Vous êtes sur la page 1sur 2

Types of Assessment There are two general categories of assessments: formal and informal.

Formal assessments have data which support the conclusions made from the test. We usually refer to these types of tests as standardized measures. These tests have been tried before on students and have statistics which support the conclusion such as the student is reading below average for his age. The data is mathematically computed and summarized. Scores such as percentiles and standard scores are mostly commonly given from this type of assessment. Informal assessments are not data driven but rather content and performance driven. For example, running records are informal assessments because they indicate how well a student is reading a specific book. Scores such as 10 correct out of 15, percent of words read correctly, and most rubric scores; are given from this type of assessment. The assessment used needs to match the purpose of assessing. Formal or standardized measures should be used to assess overall achievement, to compare a student's performance with others at their age or grade, or to identify comparable strengths and weaknesses with peers. Informal assessments sometimes referred to as criterion referenced measures or performance based measures, should be used to inform instruction.

Informal and Formal Assessment One way to begin untangling the lexical conundrum created by distinguishing among tests, assessment, and teaching is to distinguish between informal and formal assessment. Informal assessment can take a number of forms, starting with incidental, unplanned comments and responses, along with coaching and other impromptu feedback to the student. Examples include saying 'Nice job!" "Good work!" Did you say can or can't?" "I think you meant to say you broke the glass, not you break the glass," or putting a on some homework. Informal assessment does not stop there. A good deal of a teacher's informal assessment is embedded in classroom tasks designed to elicit performance without recording results and making fixed judgments about a students competence. Examples at this end of the continuum are marginal comments on papers, responding to a draft of an essay, advice about how to better pronounce a word, a suggestion for a strategy for compensating for a reading difficulty, and showing how to modify a students note-taking to better remember the content of a lecture. On the other hand, formal assessments are exercises or procedures specifically designed to tap into a storehouse of skills and knowledge. They are systematic, planned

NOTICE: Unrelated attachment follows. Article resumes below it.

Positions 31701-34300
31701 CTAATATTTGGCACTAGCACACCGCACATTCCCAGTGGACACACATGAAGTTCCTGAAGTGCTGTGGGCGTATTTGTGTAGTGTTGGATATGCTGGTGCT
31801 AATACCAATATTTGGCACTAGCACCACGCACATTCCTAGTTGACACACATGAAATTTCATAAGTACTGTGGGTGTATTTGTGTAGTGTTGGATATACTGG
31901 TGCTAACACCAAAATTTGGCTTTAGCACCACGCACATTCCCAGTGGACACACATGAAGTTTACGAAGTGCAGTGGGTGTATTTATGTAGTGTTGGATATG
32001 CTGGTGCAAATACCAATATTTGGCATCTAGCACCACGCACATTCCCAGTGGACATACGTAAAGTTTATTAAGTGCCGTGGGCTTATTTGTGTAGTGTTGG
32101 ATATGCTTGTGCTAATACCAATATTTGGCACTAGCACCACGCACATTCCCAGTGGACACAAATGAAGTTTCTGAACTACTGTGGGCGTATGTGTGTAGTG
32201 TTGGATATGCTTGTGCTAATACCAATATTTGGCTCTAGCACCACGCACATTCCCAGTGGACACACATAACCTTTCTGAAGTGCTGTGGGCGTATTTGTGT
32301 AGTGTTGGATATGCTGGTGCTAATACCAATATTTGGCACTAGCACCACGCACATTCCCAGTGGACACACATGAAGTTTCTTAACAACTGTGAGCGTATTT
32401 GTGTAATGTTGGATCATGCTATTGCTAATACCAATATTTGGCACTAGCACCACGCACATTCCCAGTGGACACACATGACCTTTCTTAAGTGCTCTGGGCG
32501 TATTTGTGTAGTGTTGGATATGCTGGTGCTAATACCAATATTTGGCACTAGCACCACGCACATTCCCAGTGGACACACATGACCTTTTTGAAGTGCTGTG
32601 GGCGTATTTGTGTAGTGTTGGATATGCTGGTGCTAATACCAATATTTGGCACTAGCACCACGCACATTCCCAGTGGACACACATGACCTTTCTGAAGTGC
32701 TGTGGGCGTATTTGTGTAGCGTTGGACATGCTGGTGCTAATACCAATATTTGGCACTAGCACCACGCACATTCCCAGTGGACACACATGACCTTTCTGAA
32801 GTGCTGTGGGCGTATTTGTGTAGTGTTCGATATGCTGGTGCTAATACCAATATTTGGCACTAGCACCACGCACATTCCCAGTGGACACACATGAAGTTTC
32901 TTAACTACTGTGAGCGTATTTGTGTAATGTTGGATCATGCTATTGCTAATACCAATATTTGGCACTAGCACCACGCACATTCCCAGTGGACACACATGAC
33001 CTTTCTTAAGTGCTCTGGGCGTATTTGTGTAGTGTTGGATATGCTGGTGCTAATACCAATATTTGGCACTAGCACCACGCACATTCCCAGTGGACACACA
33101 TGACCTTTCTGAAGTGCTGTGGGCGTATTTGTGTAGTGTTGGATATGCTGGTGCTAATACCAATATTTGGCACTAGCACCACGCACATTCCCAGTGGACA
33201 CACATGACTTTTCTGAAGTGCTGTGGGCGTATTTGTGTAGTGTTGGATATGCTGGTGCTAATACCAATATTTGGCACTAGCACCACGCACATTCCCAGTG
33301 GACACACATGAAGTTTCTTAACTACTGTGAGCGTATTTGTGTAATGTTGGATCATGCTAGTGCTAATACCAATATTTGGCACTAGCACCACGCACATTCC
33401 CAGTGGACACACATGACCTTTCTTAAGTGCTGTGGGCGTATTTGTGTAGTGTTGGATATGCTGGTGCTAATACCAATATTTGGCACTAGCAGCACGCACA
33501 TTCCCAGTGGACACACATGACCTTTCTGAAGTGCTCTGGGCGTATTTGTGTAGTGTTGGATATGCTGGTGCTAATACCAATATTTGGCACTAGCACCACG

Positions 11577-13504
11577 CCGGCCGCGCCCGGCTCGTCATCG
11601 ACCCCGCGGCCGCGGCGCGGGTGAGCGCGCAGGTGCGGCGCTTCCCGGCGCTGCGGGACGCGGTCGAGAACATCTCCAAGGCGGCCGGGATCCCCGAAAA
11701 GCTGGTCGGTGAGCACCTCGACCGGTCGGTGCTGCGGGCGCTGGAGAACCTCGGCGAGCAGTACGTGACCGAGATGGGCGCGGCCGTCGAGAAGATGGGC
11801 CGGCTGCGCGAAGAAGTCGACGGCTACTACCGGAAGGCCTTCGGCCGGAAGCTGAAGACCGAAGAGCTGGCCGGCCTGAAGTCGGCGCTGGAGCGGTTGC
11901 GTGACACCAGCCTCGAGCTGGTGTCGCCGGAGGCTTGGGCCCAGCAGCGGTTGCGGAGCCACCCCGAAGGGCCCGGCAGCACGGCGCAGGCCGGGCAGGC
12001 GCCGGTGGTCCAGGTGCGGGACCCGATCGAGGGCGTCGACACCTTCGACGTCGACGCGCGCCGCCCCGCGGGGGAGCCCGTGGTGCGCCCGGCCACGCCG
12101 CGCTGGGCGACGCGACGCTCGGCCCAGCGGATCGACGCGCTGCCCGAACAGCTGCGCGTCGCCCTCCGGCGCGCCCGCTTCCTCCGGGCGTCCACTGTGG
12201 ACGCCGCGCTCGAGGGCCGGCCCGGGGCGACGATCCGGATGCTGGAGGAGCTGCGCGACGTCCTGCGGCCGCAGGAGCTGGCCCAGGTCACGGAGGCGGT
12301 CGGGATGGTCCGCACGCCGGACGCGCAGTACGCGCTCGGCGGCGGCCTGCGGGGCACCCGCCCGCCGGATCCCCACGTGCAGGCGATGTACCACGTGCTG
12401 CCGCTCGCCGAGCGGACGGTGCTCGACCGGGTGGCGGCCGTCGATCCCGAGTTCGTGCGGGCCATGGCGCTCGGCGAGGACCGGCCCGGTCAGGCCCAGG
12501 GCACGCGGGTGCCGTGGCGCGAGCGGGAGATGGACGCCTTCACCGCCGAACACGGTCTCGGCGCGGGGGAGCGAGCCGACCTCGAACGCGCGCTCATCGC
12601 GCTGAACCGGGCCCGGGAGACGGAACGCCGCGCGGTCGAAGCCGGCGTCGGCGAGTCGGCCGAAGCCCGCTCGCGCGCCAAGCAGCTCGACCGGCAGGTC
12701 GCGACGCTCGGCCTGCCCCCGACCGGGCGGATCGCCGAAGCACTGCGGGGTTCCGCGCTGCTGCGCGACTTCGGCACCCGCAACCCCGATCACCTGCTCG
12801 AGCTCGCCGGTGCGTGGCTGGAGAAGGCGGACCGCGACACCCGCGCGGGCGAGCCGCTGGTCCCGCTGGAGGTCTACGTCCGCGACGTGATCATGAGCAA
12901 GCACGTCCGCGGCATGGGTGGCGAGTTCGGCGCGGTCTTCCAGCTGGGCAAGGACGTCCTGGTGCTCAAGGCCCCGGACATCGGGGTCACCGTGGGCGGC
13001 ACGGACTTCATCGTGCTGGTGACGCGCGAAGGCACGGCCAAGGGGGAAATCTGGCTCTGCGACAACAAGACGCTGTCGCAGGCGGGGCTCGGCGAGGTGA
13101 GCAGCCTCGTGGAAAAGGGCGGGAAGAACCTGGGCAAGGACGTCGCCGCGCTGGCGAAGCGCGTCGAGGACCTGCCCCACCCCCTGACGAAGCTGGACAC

sampling techniques constructed to give teacher and student an appraisal of student achievement. To extend the tennis analogy, formal assessments are the tournament

games that occur periodically in the course of a regimen of practice. Is formal assessment the same as a test? We can say that all tests are formal assessments, but not all formal assessment is testing. For example, you might use a Student's journal or portfolio of materials as a formal assessment of the attainment of certain course objectives, but it is problematic to call those two procedures tests. A systematic set of observation of a students frequency of oral participation in class is certainly a formal assessment, but it too is hardly what anyone would call a test. Tests are usually relatively time-constrained (usually spanning a class period or at most several hours) and draw on a limited sample of behavior.
Excerpt from Principles and Classroom Practices by H. Douglas Brown Page 5-6

Formal assessments are the conventional method of testing that we are all very familiar with from our school days. Tests and their other aptitude measuring counterparts are classified as formal assessments. These tests are generally used to assess overall

achievement, compare a student's performance to their peers, or find a student's strengths and weaknesses. (Weaver, 2006).

The second form of assessments are called Informal assessments and make up another area of testing that helps teachers to catalogue immediate results from their students. Instead of being driven by data, informal assessments are centered on content and performance. (Weaver, 2006). Since informal assessments make up such a broad and open ended range of assessments there are a great number of different possibilities for assessments that fall under this category. As informal assessments aid the teacher by providing quick answers as to the level of learning and understanding attained by the students writing samples are the first of the informal assessments that will be examined.
Taken from http://voices.yahoo.com/formal-informal-assessments-64269.html?cat=4